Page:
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13 Aug 2022

'You lose and you learn' - Bonagee using Cork experience on domestic fronts

Bonagee United undertook two arduous trips to Cork in the last month in national competitions and now have used that experience and chance to gel to put on the push in the Donegal Women's League, as Kaneshia McKinney and Niamh Mailey explain

'You lose and you learn' - Bonagee using Cork experience on domestic fronts

Bonagee United's Kaneshia McKinney and Niamh Mailey following their side's 3-0 win over Lagan Harps in the Donegal Women’s League on Monday evening

Bonagee United showed the collective wherewithal to grasp control of the Donegal Women’s League courtesy of a 3-0 victory over table-toppers Lagan Harps on Monday evening.

An hour had passed at Goose Green with the sides still gridlocked, although after a couple of first half scares - especially when  Orlaith Connolly hit the crossbar for Gabriel Crawford’s side - Bonagee were starting to churn and burn the chances.

Eventually, sticking to their guns, Bronagh Gallagher, Eimear Sweeney and Deborah Kerrigan ran in the goals for the team managed by Chris McNulty. It meant Bonagee gained the three points that sees them now go level on points with 12 points with Lagan, crucially with a game in hand with three to play.

And although a bird in the hand is worth two in the bush, Bonagee know they are in control of their own destiny; not having to be reliant on favours from elsewhere.

“At a stage there I thought it was going to be a 0-0 draw but we started relaxing a bit and kept the ball on the ground and eventually the goals came,” captain Kaneshia McKinney said. “It was a matter of working hard and being patient.”

Goalkeeper Niamh Mailey agreed: “All we could do was to try to keep working out from the back really. Keeping a clean sheet then was my priority. Keep it on the ground and keep playing and show what we are capable of. 

“Patience was the main one. At one stage I was thinking ‘maybe we’ll take the 0-0 here’ and a point. They had a couple of good chances in the first half and we knew from that it wasn't going to be all calm. It was a matter of just keeping focused.”

You learn more about yourself in adversary, as they say, and in that respect Bonagee has had a steep learning curve over the last month. The draw drums certainly could’ve been a little kinder as for their first ever appearance at the semi-final stage of the FAI Women's Intermediate Cup, Bonagee were paired with Douglas Hall from Cork, away, then, the add-on for reaching that stage was  participation in the Evoke.ie Women’s FAI Cup for the first time, when they drew Cork City of the Women's National League at Turner’s Cross. Away.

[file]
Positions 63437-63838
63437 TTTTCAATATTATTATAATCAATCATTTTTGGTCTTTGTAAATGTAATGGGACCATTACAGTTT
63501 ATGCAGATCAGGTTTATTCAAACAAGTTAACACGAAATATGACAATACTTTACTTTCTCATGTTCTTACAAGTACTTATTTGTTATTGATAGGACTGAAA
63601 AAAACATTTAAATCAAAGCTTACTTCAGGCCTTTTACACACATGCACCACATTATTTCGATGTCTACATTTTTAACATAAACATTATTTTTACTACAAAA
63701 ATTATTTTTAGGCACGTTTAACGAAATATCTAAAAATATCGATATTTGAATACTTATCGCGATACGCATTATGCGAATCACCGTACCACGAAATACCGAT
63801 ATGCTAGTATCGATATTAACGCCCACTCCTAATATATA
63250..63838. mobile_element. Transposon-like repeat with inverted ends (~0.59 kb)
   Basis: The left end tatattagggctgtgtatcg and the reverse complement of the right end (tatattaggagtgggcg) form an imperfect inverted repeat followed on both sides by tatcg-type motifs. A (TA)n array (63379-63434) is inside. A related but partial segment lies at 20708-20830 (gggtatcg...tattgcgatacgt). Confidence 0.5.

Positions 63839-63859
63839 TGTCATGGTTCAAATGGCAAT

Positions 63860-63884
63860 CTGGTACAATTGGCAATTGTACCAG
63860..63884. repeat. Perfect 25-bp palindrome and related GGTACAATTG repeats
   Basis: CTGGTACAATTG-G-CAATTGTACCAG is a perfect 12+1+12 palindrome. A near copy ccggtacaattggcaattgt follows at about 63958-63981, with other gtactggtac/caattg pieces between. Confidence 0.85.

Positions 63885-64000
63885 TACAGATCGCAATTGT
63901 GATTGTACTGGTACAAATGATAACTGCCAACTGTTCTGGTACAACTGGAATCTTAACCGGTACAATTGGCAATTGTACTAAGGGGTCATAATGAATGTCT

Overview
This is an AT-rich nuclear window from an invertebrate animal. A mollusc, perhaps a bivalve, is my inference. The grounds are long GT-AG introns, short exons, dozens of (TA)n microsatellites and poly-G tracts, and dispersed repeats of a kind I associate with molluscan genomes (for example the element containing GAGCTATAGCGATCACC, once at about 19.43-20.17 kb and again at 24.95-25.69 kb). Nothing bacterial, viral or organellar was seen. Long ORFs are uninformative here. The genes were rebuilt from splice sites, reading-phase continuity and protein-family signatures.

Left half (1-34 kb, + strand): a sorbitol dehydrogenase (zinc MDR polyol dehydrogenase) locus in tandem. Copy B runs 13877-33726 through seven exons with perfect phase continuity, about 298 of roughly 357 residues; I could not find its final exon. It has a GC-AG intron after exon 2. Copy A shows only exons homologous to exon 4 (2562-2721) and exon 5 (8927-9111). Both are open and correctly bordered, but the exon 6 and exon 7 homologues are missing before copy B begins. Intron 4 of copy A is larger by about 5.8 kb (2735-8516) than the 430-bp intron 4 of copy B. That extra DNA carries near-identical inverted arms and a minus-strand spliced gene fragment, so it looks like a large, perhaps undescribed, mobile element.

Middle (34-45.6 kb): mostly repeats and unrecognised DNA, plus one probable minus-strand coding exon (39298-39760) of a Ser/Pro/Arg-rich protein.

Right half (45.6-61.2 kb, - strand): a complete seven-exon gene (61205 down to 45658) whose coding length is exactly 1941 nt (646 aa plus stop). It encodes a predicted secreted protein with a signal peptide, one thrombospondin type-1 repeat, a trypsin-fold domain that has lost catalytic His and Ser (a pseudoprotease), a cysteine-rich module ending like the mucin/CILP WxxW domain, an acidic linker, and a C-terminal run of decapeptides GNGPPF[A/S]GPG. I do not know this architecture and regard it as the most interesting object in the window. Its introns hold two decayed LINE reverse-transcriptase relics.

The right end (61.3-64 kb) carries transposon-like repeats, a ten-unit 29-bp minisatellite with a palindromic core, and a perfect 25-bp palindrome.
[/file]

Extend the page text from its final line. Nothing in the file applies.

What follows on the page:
Following the long trek from the Dry Arch in Letterkenny to an overnight at the Viking Hotel in Waterford, Bonagee were 2-1 down to Douglas Hall at Moneygourney late on and having pressed the gamble button, didn’t hear the jingle of coins landing and ended up losing 4-1.

Then, two weeks later, there was no fairytale against Cork City, who ran out winners on a 7-0 scoreline on a deflating sunny Sunday afternoon on Leeside.

However, the experiences - entirely new ones for the club - was enjoyed with the group getting to spend some quality time together off the pitch. Even on it, lessons were learned as to the levels required. 

 “We showed what we learned from the games down in Cork,” McKinney added. “They were two tough trips in terms of football. But we learned from them. You lose and you learn as they say.

“It was actually great for the group. We learned a lot about each other. It was a couple of long journeys down and up to and from Cork. We’re a team who have come together in the last year or so as we’ve a lot of girls from different clubs and it was great to get the chance to really know some people. 

“We never really had that before when we were playing locally. This is the bread and butter and when you’re going to Raphoe or Manorcunnigham or Drumbar, it’s a reasonably short trip and there’s four girls in a car. You never get the chance to sit down and talk to people so much. 

“Those trips were great for morale for the team and that can then show on the pitch. It was good too for the newer and the younger players to come in. The kind of group we have here you can go into the dressing room there and sit beside any one of them and that’s only come together recently. I’ve been here at Bonagee maybe three seasons but it feels like a lifetime. Some of the girls who have been here longer have always said this is a welcoming club.”

Mailey also feels the trips, although disappointing at the time in terms of results, will benefit the group as a whole and provide something of a blueprint as to what they hope the future might bring. The short-term, though, is maintaining their grip on matters here.

“After Cork we knew we had to get our mindset right and let’s get back into our league here again,” she said. “See what we can get from this at home. We’ve now three games left and it's a matter of keeping the push on and doing what we can do. We have some squad there. We definitely have the talent there to show what we can do. 

“That was one of the positives we took from Cork was the fact we gelled so well as a team. Then we had to do it all over again. It showed us the levels you want to be at. It was a long time on the bus but this doll here (McKinney) kept us busy the whole time. The teacher was coming out in her.”

“It was,” McKinney laughed. “I nearly had to roar at them a couple of times!”

It’s too early to say the Donegal Women’s League is all over bar the shouting. But Bonagee have put themselves in a position where they now have every chance.

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